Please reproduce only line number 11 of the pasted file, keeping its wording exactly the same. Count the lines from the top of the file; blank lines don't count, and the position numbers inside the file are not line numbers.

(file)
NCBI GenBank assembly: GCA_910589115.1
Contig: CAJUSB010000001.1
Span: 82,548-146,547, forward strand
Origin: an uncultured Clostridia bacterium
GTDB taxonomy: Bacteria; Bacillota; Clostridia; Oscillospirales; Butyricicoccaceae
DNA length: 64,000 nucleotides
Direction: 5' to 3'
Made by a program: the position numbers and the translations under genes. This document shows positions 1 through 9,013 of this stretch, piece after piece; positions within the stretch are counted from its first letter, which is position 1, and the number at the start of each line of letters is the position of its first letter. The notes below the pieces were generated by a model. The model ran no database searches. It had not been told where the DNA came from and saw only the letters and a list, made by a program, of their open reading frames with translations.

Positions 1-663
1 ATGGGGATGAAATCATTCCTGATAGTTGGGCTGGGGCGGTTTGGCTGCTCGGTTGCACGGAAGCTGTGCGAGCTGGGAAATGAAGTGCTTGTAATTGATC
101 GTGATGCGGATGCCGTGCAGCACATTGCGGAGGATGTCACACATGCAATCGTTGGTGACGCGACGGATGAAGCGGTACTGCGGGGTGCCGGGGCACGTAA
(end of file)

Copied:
101 GTGATGCGGATGCCGTGCAGCACATTGCGGAGGATGTCACACATGCAATCGTTGGTGACGCGACGGATGAAGCGGTACTGCGGGGTGCCGGGGCACGTAA